Little Cayman building named for Gladys Howard

During a ceremony on Friday afternoon, the National Trust Visitors Centre on Little Cayman was renamed after dive pioneer and Little Cayman stalwart Gladys Howard.

The Gladys B. Howard Little Cayman District National Trust Visitors Centre has been named after the woman who set up the Pirates Point Resort on the island in 1986 and who has worked with the community for decades to protect the local environment.

A plaque erected at the National Trust building reads: “Convinced that Little Cayman’s unique ecosystem should be preserved, Gladys Howard assumed a leadership role on numerous environmental and community initiatives that have contributed enormously to making Little Cayman the special place that it remains.”

In the early 1990s, she came up with a plan to move Little Cayman’s old landfill and, in its place, build the National Trust Building that now houses the visitors facility. The National Trust House on Little Cayman is also houses the island’s small library and provides other services to the community.
Ms. Howard also created the popular annual Easter Auction, which raises funds to support the National Trust. The event raises approximately $50,000 each year, and is described, along with the annual Mardi Gras celebrations that Ms. Howard also helped initiate, in the plaque as “part of the social fabric on Little Cayman.”

This is not the first time Ms. Howard has been recognized by the National Trust for her efforts in local conservation. In late 2013, a newly opened National Trust boardwalk on the island was dedicated to Ms. Howard for her efforts in protecting land in Preston Bay.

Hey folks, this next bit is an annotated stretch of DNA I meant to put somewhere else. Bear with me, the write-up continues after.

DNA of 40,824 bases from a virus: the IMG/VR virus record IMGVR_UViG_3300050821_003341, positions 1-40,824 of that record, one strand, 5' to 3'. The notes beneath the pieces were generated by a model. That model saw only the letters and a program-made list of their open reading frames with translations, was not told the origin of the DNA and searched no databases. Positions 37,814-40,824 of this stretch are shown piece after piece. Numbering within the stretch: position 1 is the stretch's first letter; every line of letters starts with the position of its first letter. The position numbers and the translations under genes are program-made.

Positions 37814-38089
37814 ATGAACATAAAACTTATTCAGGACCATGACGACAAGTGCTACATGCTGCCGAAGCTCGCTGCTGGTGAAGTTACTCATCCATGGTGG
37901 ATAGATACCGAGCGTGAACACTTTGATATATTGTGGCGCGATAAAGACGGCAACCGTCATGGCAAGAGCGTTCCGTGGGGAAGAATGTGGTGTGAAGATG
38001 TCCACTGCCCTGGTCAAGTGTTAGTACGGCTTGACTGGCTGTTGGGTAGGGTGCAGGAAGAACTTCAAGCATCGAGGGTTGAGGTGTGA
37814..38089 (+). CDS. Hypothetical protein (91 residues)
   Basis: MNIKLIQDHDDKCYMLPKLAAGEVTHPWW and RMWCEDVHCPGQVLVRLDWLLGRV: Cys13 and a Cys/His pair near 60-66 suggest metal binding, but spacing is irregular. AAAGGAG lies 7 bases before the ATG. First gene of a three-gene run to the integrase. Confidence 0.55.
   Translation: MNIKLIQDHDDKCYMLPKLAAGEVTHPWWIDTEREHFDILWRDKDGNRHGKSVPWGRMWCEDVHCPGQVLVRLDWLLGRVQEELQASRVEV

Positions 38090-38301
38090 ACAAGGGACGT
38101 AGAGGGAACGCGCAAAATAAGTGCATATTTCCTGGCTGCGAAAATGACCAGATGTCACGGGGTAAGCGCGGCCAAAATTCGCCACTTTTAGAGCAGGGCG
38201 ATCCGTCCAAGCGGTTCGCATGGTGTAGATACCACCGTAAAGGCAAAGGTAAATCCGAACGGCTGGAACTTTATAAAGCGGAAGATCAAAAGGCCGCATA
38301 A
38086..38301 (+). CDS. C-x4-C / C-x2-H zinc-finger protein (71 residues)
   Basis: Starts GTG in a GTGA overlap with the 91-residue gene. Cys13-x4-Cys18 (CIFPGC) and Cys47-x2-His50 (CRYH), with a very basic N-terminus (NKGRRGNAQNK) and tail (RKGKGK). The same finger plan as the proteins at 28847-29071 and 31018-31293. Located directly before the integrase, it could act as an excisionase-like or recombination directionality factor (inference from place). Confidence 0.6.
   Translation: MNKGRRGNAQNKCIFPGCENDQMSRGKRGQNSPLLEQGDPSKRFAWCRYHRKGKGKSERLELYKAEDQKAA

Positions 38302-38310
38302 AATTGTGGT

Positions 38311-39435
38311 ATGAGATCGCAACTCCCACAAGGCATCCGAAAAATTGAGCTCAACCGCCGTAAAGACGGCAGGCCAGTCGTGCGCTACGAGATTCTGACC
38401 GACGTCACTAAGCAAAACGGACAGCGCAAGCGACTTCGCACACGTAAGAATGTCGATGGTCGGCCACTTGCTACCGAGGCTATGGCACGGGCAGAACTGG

This year, Ms. Howard will be one of three local honorees recognized by the International Diving Hall of Fame for her contributions to the dive industry.
She has also been recognized for being a pioneer in developing sustainable tourism in the Cayman Islands. In 2012, she received a Lifetime Achievement Award at the Cayman Islands Tourism Association’s Stingray Awards. In 2003, she received the Queen’s Badge of Honour, an award given to her by Prince Edward during the Cayman Island’s Quincentennial.

She is described in the plaque as a “committed and energetic environmentalist, world class chef, consummate innkeeper, diver, good friend and a true citizen of the world.”

“Convinced that Little Cayman’s unique ecosystem should be preserved, Gladys Howard assumed a leadership role on numerous environmental and community initiatives that have contributed enormously to making Little Cayman the special place that it remains.”

Plaque at the Gladys B. Howard Little Cayman National Trust Visitors Centre

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Jen Boyce, left, and Gay Morse, right, celebrate the renaming of the Little Cayman National Trust Visitors Centre after Gladys Howard, center, on Friday.
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